(1) Most endangered species and their habitat exist on private land, which private landowners can refuse to allow regulatory authorities to access.
(2) Most endangered species live in rural regions that are relatively sparsely populated and therefore have fewer “eyes” to detect if land contains endangered species or suitable habitat, and if landowners are engaging in practices detrimental to endangered species.
(3) It is simply impossible for enforcers and supporters of the Endangered Species Act to patrol this country’s hundreds of millions of acres of endangered species habitat. Short of turning the U.S. into a police state, private landowners will always be able lawfully to make habitat unsuitable for species that are already listed or proposed for listing, and most will be able to break the law without detection by destroying species and habitat.
Q: Efforts to reform the Endangered Species Act have been tried for the past 22 years. Why is this issue urgent now?
A: Following a 2011 lawsuit settlement between the U.S. Fish and Wildlife Service and a couple of environmental pressure groups, the Service is obligated to consider for listing over 750 species by 2018. Of these species, 251 must be final listing decisions, with the remaining 506 likely to have listing decisions made after 2018. All told, these lawsuit settlement species will increase the number of U.S. endangered species by about 50%, which will create increasing conflicts between the federal government, activist groups that used the Endangered Species Act to push for more land and resource use restrictions, landowners, states, municipalities and businesses. Furthermore, many of these lawsuit settlement species are in regions of the country that have been relatively untouched by the Endangered Species Act (e.g., Midwest, Great Plains, Inter-mountain West, and large portions of the South), and are aquatic species, which means water, both quantity and quality, is likely to be impacted.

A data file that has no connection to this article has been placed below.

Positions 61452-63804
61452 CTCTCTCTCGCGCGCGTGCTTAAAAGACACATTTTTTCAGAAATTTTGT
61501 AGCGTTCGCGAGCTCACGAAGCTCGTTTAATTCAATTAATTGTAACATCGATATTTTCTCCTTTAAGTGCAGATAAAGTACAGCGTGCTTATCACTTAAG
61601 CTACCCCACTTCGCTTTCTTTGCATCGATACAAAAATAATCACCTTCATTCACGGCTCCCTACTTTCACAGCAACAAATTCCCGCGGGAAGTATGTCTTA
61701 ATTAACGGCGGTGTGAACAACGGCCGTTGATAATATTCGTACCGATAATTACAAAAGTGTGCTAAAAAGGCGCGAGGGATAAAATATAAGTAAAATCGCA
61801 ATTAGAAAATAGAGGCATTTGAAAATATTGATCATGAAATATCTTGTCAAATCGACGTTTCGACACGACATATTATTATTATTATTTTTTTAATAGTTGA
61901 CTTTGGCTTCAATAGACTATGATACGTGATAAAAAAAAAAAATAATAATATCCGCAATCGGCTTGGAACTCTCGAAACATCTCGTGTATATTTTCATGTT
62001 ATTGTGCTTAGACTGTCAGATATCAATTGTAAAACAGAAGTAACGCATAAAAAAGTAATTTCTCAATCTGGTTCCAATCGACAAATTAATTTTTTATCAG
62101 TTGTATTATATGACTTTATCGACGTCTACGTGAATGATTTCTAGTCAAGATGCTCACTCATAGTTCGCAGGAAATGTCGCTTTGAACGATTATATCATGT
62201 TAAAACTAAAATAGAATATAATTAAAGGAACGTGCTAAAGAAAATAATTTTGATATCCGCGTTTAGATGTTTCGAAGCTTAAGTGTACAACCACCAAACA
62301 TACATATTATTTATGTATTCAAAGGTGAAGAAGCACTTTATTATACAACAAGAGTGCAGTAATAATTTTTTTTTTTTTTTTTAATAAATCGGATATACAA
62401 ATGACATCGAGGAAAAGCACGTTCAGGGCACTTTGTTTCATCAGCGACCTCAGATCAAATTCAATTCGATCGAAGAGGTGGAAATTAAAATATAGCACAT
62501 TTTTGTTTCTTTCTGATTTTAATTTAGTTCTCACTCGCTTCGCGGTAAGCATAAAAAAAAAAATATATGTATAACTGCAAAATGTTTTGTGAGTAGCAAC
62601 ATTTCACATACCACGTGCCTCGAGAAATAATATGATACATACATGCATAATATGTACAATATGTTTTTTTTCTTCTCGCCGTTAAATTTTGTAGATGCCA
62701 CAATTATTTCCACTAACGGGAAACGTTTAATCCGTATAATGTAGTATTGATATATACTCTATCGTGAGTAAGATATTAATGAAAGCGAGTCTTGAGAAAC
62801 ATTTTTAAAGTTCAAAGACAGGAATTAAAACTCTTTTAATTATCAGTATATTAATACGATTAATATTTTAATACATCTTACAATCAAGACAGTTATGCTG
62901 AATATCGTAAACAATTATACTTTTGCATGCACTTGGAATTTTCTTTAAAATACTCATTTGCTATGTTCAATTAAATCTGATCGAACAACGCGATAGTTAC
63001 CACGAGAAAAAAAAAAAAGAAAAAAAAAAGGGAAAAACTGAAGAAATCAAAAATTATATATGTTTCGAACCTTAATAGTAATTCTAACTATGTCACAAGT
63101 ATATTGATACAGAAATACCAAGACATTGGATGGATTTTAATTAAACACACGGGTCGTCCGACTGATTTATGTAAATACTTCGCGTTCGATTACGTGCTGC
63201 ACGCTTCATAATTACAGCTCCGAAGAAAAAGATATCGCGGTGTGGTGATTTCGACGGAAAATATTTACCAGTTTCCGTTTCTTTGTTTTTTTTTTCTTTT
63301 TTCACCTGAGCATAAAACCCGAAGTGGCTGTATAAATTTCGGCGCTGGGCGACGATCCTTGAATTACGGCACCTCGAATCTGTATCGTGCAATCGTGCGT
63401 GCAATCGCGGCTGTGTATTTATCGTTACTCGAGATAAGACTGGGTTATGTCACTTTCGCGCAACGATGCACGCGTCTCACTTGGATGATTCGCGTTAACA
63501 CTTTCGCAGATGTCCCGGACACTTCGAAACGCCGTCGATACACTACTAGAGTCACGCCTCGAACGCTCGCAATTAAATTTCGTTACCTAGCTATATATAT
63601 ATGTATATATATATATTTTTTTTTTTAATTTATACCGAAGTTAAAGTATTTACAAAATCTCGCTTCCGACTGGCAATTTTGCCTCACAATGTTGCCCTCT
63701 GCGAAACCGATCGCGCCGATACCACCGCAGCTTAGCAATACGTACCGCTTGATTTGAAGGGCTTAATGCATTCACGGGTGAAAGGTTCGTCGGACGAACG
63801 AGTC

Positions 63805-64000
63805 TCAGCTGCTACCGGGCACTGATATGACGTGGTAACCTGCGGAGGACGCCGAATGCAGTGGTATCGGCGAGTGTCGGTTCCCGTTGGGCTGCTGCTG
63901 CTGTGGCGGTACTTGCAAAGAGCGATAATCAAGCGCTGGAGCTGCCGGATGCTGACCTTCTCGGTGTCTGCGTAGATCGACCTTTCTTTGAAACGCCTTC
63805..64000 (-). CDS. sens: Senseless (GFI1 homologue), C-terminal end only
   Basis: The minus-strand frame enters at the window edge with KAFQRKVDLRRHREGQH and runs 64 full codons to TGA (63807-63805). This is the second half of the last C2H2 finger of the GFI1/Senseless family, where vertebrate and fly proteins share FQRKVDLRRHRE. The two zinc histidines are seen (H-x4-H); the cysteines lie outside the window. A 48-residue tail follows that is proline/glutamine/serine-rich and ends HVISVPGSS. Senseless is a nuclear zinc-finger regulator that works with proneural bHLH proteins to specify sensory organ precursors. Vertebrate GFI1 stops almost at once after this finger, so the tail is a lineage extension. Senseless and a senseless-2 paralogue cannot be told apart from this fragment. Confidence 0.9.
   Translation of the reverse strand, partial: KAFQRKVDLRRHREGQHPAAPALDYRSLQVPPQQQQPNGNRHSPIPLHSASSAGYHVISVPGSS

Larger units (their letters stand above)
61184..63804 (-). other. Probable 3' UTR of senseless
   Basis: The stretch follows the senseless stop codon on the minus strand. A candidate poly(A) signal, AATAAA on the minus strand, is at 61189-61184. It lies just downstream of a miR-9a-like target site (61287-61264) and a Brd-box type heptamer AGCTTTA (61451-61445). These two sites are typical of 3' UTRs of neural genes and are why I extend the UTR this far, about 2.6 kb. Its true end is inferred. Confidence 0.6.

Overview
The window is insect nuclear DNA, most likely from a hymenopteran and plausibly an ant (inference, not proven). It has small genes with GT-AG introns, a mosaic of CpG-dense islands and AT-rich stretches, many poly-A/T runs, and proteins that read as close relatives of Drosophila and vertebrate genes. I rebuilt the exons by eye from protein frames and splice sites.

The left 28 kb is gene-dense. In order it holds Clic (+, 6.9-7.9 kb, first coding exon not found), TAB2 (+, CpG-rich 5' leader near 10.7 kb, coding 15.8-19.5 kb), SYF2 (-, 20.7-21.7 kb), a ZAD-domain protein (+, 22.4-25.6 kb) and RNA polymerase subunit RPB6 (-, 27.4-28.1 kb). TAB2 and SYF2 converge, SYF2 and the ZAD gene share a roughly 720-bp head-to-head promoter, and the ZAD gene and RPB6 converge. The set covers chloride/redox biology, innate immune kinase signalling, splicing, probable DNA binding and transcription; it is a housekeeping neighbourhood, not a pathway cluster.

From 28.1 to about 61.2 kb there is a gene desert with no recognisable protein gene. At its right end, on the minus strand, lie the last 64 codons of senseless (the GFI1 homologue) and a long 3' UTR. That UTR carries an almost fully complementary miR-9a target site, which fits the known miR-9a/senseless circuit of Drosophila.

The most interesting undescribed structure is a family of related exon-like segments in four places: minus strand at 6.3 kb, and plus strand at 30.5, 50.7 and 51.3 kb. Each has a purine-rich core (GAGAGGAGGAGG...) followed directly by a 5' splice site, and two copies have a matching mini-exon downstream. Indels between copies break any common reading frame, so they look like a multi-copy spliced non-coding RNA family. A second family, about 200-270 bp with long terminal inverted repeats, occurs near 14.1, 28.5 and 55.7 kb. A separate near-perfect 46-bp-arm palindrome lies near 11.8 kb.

Q: How can the stalemate over the Endangered Species Act be broken?